Print Friendly, PDF & Email

Two years ago, I had an idea. I wanted to see a class in my school that allowed students who are intrinsically motivated to do something they were interested in. I began searching around on the internet and stumbled upon Passion Projects, 20% Time (based on a Google practice), and Genius Hour, but it was mostly being used at the elementary school level. It was awesome to see how these elementary school teachers were allowing their students to conduct these “passion projects” on Fridays when they were finished with other work, but I was still looking for more.

I thought, “Why couldn’t we do Genius Hour every day for an entire year?” I went to work mapping out what this course would look like, and presented it at a meeting with the superintendent at the time. Turns out, they were planning on implementing an intervention period the next year, and it was approved as something advanced students could choose to take. I did surveys with my current seventh graders, and we had twenty-eight students willing to try out this new class the next year, and Genius Hour was born!

So, how do you keep twenty-eight eighth graders engaged daily doing independent projects that are not developed by a teacher? Here’s my formula for success:

  1. Set Rules: Students must be held accountable for what they do every day in class. My students have to reflect on their research each week by writing a blog post on Fridays that I check. I also ask them to read each other’s’ blogs and comment on them.
  2. Brainstorm: At the beginning of each quarter, students have to brainstorm their ideas, and fill out a proposal form. This requires them to develop an essential question that is not easily answered, create a timeline for their project, list their required materials, and develop a daily plan. Students then “Pitch” their projects to each other and to me, and we give feedback. If I think a student may have picked a project that would not take a full quarter, we sit down to brainstorm what they could do differently.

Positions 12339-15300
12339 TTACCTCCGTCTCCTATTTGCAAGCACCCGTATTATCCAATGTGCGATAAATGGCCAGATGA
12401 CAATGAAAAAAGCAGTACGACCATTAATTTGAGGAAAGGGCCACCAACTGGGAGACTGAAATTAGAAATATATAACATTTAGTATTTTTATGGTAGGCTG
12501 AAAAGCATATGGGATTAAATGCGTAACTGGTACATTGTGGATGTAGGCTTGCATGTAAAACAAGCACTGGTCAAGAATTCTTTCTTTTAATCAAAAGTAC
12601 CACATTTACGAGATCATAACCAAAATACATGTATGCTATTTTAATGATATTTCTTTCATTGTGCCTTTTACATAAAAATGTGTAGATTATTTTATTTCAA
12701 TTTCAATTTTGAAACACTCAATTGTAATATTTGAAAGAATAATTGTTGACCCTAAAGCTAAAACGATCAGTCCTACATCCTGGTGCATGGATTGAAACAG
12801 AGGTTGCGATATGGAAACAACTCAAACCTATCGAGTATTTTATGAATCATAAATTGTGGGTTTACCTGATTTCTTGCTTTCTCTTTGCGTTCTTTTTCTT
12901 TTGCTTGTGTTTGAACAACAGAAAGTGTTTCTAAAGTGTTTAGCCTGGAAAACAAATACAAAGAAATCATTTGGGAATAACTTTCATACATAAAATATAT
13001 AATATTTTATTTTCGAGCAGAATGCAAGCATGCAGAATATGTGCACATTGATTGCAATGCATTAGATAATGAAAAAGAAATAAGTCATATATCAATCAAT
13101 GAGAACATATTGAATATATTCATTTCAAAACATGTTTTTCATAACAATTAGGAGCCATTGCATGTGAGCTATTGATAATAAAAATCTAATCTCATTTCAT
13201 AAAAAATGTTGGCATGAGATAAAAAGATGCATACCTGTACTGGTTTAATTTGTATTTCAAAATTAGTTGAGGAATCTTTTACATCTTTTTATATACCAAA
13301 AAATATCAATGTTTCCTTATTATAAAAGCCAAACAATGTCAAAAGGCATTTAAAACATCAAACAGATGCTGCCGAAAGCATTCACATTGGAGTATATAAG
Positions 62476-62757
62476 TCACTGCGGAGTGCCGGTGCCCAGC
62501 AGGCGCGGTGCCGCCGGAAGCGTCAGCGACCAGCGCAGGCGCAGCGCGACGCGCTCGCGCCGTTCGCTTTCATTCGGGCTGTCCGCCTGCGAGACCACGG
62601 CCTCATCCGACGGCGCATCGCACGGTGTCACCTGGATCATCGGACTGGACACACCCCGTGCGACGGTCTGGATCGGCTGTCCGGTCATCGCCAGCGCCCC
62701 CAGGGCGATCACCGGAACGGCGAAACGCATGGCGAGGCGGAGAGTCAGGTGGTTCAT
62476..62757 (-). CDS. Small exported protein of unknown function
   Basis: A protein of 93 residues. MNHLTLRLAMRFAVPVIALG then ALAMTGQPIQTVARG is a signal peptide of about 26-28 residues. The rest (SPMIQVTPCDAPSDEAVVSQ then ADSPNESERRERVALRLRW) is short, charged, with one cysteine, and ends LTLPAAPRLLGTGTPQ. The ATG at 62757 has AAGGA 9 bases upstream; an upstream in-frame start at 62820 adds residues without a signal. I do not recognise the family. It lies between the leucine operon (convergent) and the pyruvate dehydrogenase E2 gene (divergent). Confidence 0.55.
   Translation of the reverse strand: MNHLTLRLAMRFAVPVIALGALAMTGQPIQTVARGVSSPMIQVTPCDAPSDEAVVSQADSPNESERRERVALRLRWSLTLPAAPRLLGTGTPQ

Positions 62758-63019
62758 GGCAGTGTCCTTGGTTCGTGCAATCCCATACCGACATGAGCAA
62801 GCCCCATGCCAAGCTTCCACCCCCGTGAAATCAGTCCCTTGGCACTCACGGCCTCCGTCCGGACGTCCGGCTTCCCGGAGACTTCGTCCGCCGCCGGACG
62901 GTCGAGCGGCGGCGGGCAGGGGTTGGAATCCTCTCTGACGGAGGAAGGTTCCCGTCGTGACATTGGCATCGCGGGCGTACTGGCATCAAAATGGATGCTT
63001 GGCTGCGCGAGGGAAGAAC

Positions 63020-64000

3. Encourage Failure: I have had many students who attempted to create something, and then it failed, sometimes massively. That’s ok! They don’t fail the class, because they took the chance to try something new, and they learned in the process. Students cannot fail this course unless they do absolutely nothing.
  4. Show Your Work: Students have to present their projects to the class at the end of the quarter. Sometimes it’s in a gallery walk, sometimes it’s a full class presentation. Students develop visual aides, and practice what they are going to say. We refer to many Ted talks to help model what a great presentation looks like.
  5. Teach: So you maybe have no idea what Aquaponics is…but you could help that same student develop a presentation, work on speaking skills, and generally be a good coach and mentor throughout the process!

[fusion_builder_container hundred_percent=”yes” overflow=”visible”][fusion_builder_row][fusion_builder_column type=”1_1″ background_position=”left top” background_color=”” border_size=”” border_color=”” border_style=”solid” spacing=”yes” background_image=”” background_repeat=”no-repeat” padding=”” margin_top=”0px” margin_bottom=”0px” class=”” id=”” animation_type=”” animation_speed=”0.3″ animation_direction=”left” hide_on_mobile=”no” center_content=”no” min_height=”none”][bctt tweet=”Genius Hour is not for all students.” username=EducatorsRoom””]

Genius Hour is not for all students. They have to be motivated to work independently, set their own pace, and work through the inquiry process. Students should also have a general understanding of technology, and you can guide them with tips on how to do Google searches effectively, find valid sources and cite them, and what Web 2.0 tools can help make their presentations interesting and appealing.

When you give students the freedom to learn on their own, the results can be amazing! I’ve seen projects such as “The Roots of Prejudice”, “Mop Shoes”, “Can Superheroes Really Exist?”, “Decorating on a Budget”, and “Concussions in Sports”. They were all amazing and interesting, and even better because the students had ownership!


I am a middle school Language Arts teacher, pushing my students each day to their fullest potential...

Join the Conversation


  1. Great post! I also teach 8th grade ELA and AVID, and have done a Passion Project before…I might just try doing one each semester. How much time do you give them weekly in class?

Leave a comment

Your email address will not be published. Required fields are marked *

This site uses Akismet to reduce spam. Learn how your comment data is processed.